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#1  
(edited after reading the amperage draw in the datqasheet)

It supports several communications methods. Most reliable, least control (no feedback) is PPM, which is just like any servo.

UART would also work, although you would be limited in how many you use, and would need to do scripting.

I2C would also require scripts or a plugin, and is "quirky" to get working, personally, I would avoid it.

You will need 2 power sources, one for the EZ-B (7.4v recommended) and one for the servo(s) 11-15v since it draws more amps than you want to drive through the EZ-B.

For PPM:

Connect the ground of both power sources together.

Connect the 11-15v power to Terminal 6 (green) of the device.

Connect the ground from the EZ-B digital port to terminal 1 (black) of the device.

Connect the signal from the EZ-B digital port to terminal 2 (brown) of the device.

Use any servo object or script command to control.

For UART, see the datasheet for wiring and commands: https://www.active-robots.com/fileuploader/download/download/?d=0&file=custom%2Fupload%2FFile-1440671791.pdf You will need to use scripts and/or custom Movement Panel to send UART commands, but you can give precise movement commands and also receive position info from the encoder, which is nice.

Alan
PRO
USA
#2  
nice combination (motor+encoder) with 3 different methods PPM/I2C/UART.

What you have is a motor with an encoder, or a continuous rotating servo.

using PPM (Servo) you will lose the encoder, and you don't have position control.

also bear in mind the following:

EZB controller is tailored and optimized for EZ-Robot servos, when you attach 3 party servos you can lose resolution (servo) or speed (continuous rotating servo).

EZB V3 pictures/values:
https://www.ez-robot.com/Tutorials/Hardware.aspx?id=4

EZB V4 discussion post #14:
https://www.ez-robot.com/Community/Forum/Thread?threadId=9465&page=2

Code:


summary:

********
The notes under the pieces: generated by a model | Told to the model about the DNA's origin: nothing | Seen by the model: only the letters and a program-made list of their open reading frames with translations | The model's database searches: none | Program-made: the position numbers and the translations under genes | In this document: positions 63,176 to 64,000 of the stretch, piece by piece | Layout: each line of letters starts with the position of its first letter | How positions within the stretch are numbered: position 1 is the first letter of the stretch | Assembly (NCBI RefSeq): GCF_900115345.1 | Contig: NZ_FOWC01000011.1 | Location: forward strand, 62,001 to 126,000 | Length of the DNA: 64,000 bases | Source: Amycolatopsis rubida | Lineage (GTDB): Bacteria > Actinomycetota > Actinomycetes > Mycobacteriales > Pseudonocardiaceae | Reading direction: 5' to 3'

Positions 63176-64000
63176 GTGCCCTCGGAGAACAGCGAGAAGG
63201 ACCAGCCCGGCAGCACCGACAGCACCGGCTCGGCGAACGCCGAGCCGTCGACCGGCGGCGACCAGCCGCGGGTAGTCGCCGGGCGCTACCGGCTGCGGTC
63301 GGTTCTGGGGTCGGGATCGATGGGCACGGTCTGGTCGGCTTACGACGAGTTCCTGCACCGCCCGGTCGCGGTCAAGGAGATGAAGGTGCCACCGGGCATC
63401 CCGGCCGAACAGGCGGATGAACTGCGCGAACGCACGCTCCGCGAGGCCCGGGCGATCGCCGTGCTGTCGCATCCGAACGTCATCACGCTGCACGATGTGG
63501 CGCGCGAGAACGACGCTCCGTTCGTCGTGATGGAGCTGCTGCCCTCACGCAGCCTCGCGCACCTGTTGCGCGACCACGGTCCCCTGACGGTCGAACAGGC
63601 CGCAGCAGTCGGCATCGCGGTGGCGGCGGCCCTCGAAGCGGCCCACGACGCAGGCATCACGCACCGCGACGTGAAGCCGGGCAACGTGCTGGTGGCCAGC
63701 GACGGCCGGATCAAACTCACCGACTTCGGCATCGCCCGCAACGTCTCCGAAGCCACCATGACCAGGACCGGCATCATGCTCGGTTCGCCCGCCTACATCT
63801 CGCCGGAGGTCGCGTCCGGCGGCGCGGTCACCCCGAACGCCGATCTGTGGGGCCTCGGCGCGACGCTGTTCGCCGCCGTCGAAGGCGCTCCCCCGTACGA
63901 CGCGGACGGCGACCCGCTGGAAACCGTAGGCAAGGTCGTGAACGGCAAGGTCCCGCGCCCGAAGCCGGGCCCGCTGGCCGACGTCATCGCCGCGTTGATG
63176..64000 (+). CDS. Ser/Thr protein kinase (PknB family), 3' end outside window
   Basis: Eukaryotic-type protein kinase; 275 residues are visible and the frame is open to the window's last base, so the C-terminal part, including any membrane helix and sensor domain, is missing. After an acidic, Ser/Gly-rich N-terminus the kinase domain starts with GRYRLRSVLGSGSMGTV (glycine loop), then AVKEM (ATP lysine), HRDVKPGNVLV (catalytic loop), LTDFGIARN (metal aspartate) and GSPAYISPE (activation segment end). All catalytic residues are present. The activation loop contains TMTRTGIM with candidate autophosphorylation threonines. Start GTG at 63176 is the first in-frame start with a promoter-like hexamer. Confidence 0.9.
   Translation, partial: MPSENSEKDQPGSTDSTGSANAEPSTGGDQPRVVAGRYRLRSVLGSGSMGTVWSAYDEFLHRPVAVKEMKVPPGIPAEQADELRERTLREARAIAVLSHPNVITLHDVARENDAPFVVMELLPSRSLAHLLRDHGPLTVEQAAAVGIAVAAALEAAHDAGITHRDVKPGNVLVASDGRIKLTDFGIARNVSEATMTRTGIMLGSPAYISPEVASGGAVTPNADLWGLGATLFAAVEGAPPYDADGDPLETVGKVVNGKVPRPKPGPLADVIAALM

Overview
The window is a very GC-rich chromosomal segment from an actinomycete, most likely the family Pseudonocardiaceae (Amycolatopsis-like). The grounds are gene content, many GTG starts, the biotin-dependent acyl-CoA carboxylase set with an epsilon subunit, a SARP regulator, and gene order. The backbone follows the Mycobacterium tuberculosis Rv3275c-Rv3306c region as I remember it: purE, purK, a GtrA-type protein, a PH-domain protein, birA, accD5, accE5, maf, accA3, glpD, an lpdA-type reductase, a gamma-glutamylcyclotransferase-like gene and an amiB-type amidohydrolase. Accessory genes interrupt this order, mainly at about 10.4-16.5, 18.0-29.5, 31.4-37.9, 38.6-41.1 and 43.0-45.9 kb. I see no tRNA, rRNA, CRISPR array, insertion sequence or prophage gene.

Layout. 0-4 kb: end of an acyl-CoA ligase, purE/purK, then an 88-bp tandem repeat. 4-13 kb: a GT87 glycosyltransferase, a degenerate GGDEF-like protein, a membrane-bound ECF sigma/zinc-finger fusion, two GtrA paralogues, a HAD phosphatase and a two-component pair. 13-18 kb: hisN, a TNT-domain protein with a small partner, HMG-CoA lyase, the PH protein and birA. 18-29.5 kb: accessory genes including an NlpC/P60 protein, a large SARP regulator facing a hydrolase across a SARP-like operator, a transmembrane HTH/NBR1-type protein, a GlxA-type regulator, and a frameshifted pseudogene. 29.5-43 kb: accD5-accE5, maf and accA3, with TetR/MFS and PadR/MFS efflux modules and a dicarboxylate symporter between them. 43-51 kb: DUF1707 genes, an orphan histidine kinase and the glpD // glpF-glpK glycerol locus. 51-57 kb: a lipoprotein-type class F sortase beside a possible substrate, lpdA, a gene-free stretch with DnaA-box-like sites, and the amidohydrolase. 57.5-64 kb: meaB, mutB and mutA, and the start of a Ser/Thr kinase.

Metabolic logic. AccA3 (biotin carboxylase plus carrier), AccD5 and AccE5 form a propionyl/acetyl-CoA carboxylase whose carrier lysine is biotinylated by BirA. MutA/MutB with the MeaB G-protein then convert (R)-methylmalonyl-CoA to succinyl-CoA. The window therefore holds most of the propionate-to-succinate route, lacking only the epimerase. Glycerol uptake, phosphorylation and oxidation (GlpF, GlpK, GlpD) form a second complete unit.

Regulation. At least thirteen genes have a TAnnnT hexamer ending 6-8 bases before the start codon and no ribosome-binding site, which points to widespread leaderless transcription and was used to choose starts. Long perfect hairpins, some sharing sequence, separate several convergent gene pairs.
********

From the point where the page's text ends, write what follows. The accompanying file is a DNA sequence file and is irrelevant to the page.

V3 (1-100)
Position 1 = 0.61 ms
Position 50 (middle) = 1.48 ms
Position 100 = 2.38 ms

V4 (1-180)
Position 1 = 0.56 ms
Position 90 (middle) = 1.340 ms
Position 180 = 2.14 ms


Motor documentation page 10 you can see the ppm values for your motor:
Reverse max speed = 0.6 ms
Stand/Neutral = 1.5 ms
Forward max speed = 2.4 ms

so forward max speed is not possible to obtain, in most cases is not a problem unless you have a big mansion and your robot is speeding ...

I would go with I2C, that method allows reading the encoder positions can be useful for position/PID control.
Australia
#3  
Thanks so much.
In summary, would you guys just add gears to a hobby servo to keep life simple? Or would you think about using servos like these in robot arms? After all, the shaft is centered and they seem to have a lot of torque.
#4  
Those look like a great device. I did a little searching to see if they are available in the US. Depends on your needs, budget, and how much you want to fiddle with scripting and dual power sources and such, but these really look good.

Alan
Australia
#5  
Thanks guys. Great analysis. I'll award the answer to thetechguru for this one, but I would like to know why people should avoid I2C. Don't they allow daisy chaining with just a couple of wires?
#6  
I2C is very sensitive to electrical interference and line resistance. You need to get the wire lengths exactly right, and there can be a lot of trial and error to get it working correctly. Serial communication is easy and reliable, and PWM is supported in all of hte EZ-B servo controls so you don't need to script every possible function you want to use the motors for.

Alan